For all the good points, there was one point in the Single Player I felt was off base. Marines, and any member of the Armed Forces for that matter, have an ingrained sense of discipline and respect for authority that makes one scene highly unlikely, and I would go so far as to say impossible. The moral choice, which originally landed Sgt. Blackburn in custody, goes against military and human nature. Without giving away spoilers, when confronted with someone who is clearly part of a force you just engaged, you’re not likely to team up with him based off a two minute conversation, and even less likely to shoot someone at their suggestion. I understand the plot element, and why it was necessary for the story, still I have to point it out. In the end, this one Hollywood moment is one I can forgive, given the excellent quality everywhere else.

A few others pointed out various things, little details that get annoying when you know they should be a certain way but are not. Of course not everything can be perfectly realistic, but its these things which we look at. Checkmate pointed out the barrels pointing upwards in the opening scenes, while the Marines are in the LAV, and the lack of weapons discipline as the barrel of the weapon points at the rear of friendlies quite often. I will say, I noticed this was offset at times, as the weapon did dip into the low ready in scenes where there was no gunplay at hand.

There are multiple aspects of the game that feel shockingly close to life, and at times I felt like the shots were ripped straight from my time in Iraq.


The movements, graphics, and sound come together for a seamless experience. I feel like I’m back in Iraq….  Vaulting over obstacles, low-crawling, and 3-5 second rushes are all common tactics of the military and completely realistic.


The knife kills are the most disturbing to me. So far I have only gotten three, but the killing sequence is definitely memorable!! Snatching your opponents dog tags is truly exciting! My first dog tag was a simple sneak up behind you type wherein the victim gets spun around and a knife is plunged into his chest just above the plate carrier. I thought that as both cool and unsettling. My other dog tag kill was the one that made me think…….this fella was in the prone firing away from me. I activated my melee button and my avatar reached down, flipped the guy over onto his back, then stuck him in the chest again above the plate carrier. A pool of blood then spread out over the floor, and I had my second set of dogtags. Wet work with the knife is a messy way to go about the business of killing……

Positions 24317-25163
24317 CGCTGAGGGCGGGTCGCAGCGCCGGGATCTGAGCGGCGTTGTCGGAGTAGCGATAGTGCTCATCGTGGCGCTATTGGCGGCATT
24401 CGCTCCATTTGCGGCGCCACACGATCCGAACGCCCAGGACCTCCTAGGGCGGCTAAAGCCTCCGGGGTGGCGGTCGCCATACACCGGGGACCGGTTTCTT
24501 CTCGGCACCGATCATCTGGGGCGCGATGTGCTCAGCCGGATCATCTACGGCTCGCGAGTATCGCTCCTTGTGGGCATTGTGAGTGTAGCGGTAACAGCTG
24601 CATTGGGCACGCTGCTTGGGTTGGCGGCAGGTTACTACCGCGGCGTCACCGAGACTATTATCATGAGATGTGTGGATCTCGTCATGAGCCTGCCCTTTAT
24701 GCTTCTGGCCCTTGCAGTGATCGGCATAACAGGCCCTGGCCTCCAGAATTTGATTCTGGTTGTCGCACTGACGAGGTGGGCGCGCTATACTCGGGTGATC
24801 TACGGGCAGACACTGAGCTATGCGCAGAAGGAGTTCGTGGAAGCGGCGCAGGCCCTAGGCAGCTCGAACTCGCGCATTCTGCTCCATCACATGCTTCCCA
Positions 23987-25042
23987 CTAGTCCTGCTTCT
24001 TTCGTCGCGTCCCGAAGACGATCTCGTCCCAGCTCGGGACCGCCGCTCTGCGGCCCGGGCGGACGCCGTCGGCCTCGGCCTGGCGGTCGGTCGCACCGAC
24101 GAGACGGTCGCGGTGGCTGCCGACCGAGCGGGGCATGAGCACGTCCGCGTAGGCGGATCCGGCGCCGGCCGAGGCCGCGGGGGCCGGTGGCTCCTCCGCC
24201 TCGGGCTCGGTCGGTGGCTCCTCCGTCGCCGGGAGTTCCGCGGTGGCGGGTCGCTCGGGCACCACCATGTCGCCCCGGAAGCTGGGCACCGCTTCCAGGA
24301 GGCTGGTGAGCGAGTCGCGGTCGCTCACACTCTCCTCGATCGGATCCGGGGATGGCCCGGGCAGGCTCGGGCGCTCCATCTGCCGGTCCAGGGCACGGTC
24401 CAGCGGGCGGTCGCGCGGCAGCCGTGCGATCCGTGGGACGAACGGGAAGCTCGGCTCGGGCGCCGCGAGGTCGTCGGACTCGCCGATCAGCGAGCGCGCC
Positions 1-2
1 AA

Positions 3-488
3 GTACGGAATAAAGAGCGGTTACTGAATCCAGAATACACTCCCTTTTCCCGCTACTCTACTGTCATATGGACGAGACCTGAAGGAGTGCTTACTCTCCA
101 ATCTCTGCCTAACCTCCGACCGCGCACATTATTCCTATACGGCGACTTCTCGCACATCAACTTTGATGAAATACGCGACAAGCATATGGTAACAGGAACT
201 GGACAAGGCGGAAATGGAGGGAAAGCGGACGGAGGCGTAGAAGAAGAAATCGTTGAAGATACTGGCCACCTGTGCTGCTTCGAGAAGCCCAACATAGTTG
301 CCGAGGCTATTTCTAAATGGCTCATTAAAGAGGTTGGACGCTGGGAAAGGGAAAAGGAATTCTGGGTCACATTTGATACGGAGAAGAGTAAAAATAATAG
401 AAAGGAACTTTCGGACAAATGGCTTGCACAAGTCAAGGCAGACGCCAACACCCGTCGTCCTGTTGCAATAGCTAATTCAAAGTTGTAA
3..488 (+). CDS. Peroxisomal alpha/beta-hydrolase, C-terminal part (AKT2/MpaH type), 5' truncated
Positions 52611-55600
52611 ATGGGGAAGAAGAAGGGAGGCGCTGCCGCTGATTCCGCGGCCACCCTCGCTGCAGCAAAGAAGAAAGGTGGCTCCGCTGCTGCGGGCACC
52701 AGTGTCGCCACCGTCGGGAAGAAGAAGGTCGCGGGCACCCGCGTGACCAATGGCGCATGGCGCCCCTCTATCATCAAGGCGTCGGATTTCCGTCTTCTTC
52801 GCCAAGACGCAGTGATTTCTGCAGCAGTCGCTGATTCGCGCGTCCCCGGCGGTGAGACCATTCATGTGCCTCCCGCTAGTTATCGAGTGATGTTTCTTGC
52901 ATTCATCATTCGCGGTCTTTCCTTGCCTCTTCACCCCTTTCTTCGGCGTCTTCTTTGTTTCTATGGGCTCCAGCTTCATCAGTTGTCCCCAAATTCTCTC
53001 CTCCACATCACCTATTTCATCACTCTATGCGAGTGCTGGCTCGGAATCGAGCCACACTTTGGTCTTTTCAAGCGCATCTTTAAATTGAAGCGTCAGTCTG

Whether you choose to knock out the Single Player, focus on the Multiplayer or go straight into the Co-Op missions, you will have enough of a game on your hands to keep you busy for the foreseeable future. You’ll always want to get a better score on Co-Op, or beat your buddy at it, and the Single Player is challenging enough to where you probably won’t beat it in one playthrough.

Multiplayer, that’s just sick. I’ve found myself spending hours a day working for that next level, that next unlock, trying to get more flight time, or chasing dog tags with my knife. It’s addicting, and if it were any more fun, it would have to be regulated. The unlock tree can be a bit trying, there are so many of them, and it will take a while, but there is a sense of achievement with each one. While it definitely gives you an advantage, nothing seems imbalanced or overpowered, baby steps in progression, but giant leaps in satisfaction.

Playing on Hard difficulty definitely requires the utilization of feathering your shots and tactical movements. You must also keep in mind the effects of bullet drop. The further away your enemies are, the higher you must aim above your target to hit them. With 12 chapters in the campaign and 6 levels in co-op, it ‘s worth about 6-8 hours of gameplay for the former and 3-4 hours for the latter, depending on your style of play.


I am playing only the hard setting and I am finding playing at this level not very difficult. As in any scripted game, you learn from your mistakes and move along. The realism of the bullet drop makes one think before busting caps out over a longer distance. Rapid sight adjustment and follow through is needed for follow on shots.


This game is as tactical as you can make it, there is nothing hampering your style in Mulitplayer except you and your teammates. Using voice communication, quick commands and spotting effectively, you could dominate the battlefield. With the squad system, you can buddy up with your friends and use the tactical knowledge most of us have gained in our careers to your advantage. If you opponent has the same experience, or learns fast, you are in for one hell of a fight.


The sticking point for some will always be the price, but value means something a little more than the money involved. At $60, Battlefield 3 is up there with the most expensive titles on the market. It deserves it since it breaks new ground, where others seem to stumble about. With a new engine and literally everything the majority of the community was asking for. This is money well spent, not only will you enjoy the campaign, Co-Op and Multiplayer guarantees you will be playing this title for quite a while.

Final Intelligence Report

EA and DICE aimed for the stars with Battlefield 3, and in my opinion they landed on target. A new standard is set in graphics, and the story is one of the best out there. The game is not without its faults, but many of the issues which I originally sought to address have been patched in the short time it has been released.  As an overall product, I would rate this game as the best I have played thus far. As far as recommending this title, that is easy: Why don’t you have it already?


All in all, I think that BF3 is the best example of what a Battlefield game can be, while still offering plenty of “action” that converts from other FPS titles might be looking for.



Format: PlayStation 3, Xbox 360, PC
Release: October 25, 2011
Rating: ESRB: M
Genre: First Person Shooter, Action, Vehicle and Air Combat
Developer: Digital Illusions CE
Publisher: Electronic Arts

Final Score: 4.7 out of 5